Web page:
In the main test, 2 control groups (5 animals/sex) and one tested group (10 animals/sex) were used. Group 6 corresponded to the negative control group whereas group 8 corresponded to a naive challenge control group.

For the induction phase, on day 1, the dose formulations were administered by intradermal injection in the clipped interscapular region. Three pairs of injections were given:

- Injection 1: FCA/0.9% NaCl (50/50, v/v) in the negative control and the test groups

- Injection 2: Vehicle in the control group; Test item in the tested group

- Injection 3: Vehicle at 50% (w/v) in FCA/0.9% NaCl (50/50, v/v) in the control group; Test item (w/v) in FCA/0.9% NaCl (50/50, v/v) in the tested group.

As in the preliminary test, the highest well-tolerated concentration was shown to be non‑irritant after topical application, 0.5 mL of sodium lauryl sulfate at the concentration of 10% (w/w) in vaseline was applied to the induction site on day 7 (all animals) in order to induce a local irritation. On day 8 a filter paper was fully-loaded with the dose formulations, and then applied to the clipped interscapular region, over the intradermal injection sites. The filter paper was held in place by means of an occlusive dressing for 48 hours. Control animals received the vehicle (ethanol/water for injection (80/20, v/v)) only. Two challenges were performed on day 22 and 33 by applying a patch with the test item in the vehicle under occlusive condition during 24hrs.Observation and grading of skin reactions were performed 24, 48 and 72 hours after patch removal to assess potential sensitisation. Microscopic examinations were performed to help conclude on the skin reactions observed: skin samples of the second challenge application sites were taken (sites treated with test item or vehicle alone).

Following the first challenge, cutaneous reactions recorded in the treated group animals challenged with the test item at 25% in popylene glycol were of lower incidence and severity than those observed in the control group animals at the 24 (10 and 60%, respectively) and 48 (60 and 90%, respectively) ‑hour readings. At the 72-hour reading, 20% of the treated group animals (4/20) showed positive responses (moderate erythema) compared with control group animals (0%). According to the criteria of CLP Regulation, this incidence was below the classification threshold of the test item as skin sensitizer. The cutaneous reactions were attributed to the irritant properties of the test item.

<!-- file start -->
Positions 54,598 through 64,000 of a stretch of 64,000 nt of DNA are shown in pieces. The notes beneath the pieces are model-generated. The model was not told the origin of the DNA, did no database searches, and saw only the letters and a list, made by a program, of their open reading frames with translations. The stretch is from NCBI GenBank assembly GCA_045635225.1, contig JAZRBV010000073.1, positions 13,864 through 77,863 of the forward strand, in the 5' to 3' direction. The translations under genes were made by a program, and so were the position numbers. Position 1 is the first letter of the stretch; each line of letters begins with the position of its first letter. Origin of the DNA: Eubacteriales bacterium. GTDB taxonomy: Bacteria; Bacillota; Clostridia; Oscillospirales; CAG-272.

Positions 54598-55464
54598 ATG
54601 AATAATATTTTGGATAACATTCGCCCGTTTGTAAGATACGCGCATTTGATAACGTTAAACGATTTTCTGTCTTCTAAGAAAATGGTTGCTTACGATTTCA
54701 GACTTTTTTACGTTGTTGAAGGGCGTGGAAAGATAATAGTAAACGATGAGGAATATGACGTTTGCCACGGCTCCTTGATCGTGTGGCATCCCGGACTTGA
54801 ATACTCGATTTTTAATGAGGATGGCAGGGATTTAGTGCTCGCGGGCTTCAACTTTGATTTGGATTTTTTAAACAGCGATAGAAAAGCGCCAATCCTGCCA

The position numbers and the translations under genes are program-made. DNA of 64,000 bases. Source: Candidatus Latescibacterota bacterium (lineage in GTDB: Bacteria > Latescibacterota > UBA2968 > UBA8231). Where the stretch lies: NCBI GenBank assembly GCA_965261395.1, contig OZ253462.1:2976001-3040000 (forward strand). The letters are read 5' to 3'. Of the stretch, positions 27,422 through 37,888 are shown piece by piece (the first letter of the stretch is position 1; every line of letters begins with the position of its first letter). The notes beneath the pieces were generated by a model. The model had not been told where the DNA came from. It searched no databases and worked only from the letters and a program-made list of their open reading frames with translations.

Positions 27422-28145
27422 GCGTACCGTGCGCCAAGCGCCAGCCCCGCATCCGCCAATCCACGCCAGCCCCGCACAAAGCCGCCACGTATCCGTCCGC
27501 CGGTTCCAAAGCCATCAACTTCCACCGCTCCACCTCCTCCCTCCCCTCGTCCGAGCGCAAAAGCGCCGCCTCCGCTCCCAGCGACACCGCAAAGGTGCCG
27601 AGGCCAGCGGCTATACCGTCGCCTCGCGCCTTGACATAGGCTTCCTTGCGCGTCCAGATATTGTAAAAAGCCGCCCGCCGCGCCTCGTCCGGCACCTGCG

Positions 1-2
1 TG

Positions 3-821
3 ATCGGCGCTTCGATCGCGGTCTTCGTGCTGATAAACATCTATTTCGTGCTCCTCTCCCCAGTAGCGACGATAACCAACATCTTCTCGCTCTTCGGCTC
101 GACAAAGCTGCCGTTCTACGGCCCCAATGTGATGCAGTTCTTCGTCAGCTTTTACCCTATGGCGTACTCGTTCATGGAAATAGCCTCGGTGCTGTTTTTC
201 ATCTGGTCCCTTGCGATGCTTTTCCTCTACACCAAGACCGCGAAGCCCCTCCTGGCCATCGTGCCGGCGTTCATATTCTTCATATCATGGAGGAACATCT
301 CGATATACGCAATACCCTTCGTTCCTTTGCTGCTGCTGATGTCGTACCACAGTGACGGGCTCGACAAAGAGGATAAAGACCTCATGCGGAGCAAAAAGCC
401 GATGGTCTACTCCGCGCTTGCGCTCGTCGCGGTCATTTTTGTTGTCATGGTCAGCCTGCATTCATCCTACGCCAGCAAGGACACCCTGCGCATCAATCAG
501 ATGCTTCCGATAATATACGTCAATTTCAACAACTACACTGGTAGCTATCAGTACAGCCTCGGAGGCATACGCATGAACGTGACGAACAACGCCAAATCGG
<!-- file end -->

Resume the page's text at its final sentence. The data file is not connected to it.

Following the second challenge, discrete erythema recorded in the treated group animals challenged with the test item was of lower or same incidence than that observed in control groups (vehicle control induction group, and naive group) animals at 24- and 48-hour readings but was of higher incidence at 72-hour reading (30% vs.10% in control groups animals). According to the criteria of CLP Regulation, this difference was below the classification threshold of the test item as skin sensitizer.

Moderate erythema observed in the treated group animals challenged with the test item was of lower incidence than that noted in the vehicle induced control group animals at 24-hour reading but was of higher incidence at 48‑hour reading (45% vs. 30% in group control animals). According to the criteria of CLP Regulation, this difference was below the classification threshold of the test item as skin sensitizer. In addition, as moderate erythema did not persist at the 72-hour reading and edema was only observed at the 48-hour reading, these signs were not considered to be related to contact delayed hypersensitivity. They rather suggested irritant effects of the test item. Therefore, the cutaneous reactions were attributed to the irritant properties of the test item.

This was confirmed by the microscopic examination which revealed that changes observed on the flanks exposed to vehicle or test item were similar in nature and may be attributed to the technical procedure. When compared to the flank treated with vehicle, increased incidence and/or severity of changes noted on the flank treated with test item in several animals was related to test item application but all microscopic changes, mainly consisting of dermal mononuclear cell and granulocytic infiltration, dermal edema or hemorrhage, erosion/ulceration of epidermis, hyperkeratosis, serocellular crusts, acanthosis and spongiosis, were suggestive of skin irritation rather than contact delayed hypersensitivity, corroborating the in-life phase conclusions.

Therefore, under the conditions of this test, Erucic Amidopropyl Betaine, did not induce delayed contact hypersensitivity in guinea pigs and is therefore not classified for skin sensitisation according to the criteria of the Regulation (EC) 1272/2008 (CLP) and the Directive 67/548/EEC (DSD). This study is considered as acceptable and satisfies the requirement for skin sensitization endpoint.

Endpoint conclusion
Endpoint conclusion:
no adverse effect observed (not sensitising)

Respiratory sensitisation

Endpoint conclusion
Endpoint conclusion:
no study available

Justification for classification or non-classification

Boundary composition.001 (Composition of C18:1 amidopropyl betaine containing≥0.1% and < 10% C18:1 amidopropyl amide)

The target substance (TS) is classified as H317: May cause an allergic skin reaction, according to Commission Regulation (EU) No 286/2011 of 10 March 2011 (second amendment of CLP regulation) due to the presence of a sensitising impurity (N-[3-(dimethylamino)propyl]aleamide, CAS#109-28-4, EC#203-661 -5

) above its classification limit. This classification result was considered as part of the chemical safety assessment.

 

Boundary composition.002 (Composition of C18:1 amidopropyl betaine containing < 0.1% C18:1 amidopropyl amide)

The target substance (TS) is not classified for skin sensitization, according to Commission Regulation (EU) No 286/2011 of 10 March 2011 (second amendment of CLP regulation), based on the test data for the source 1 substance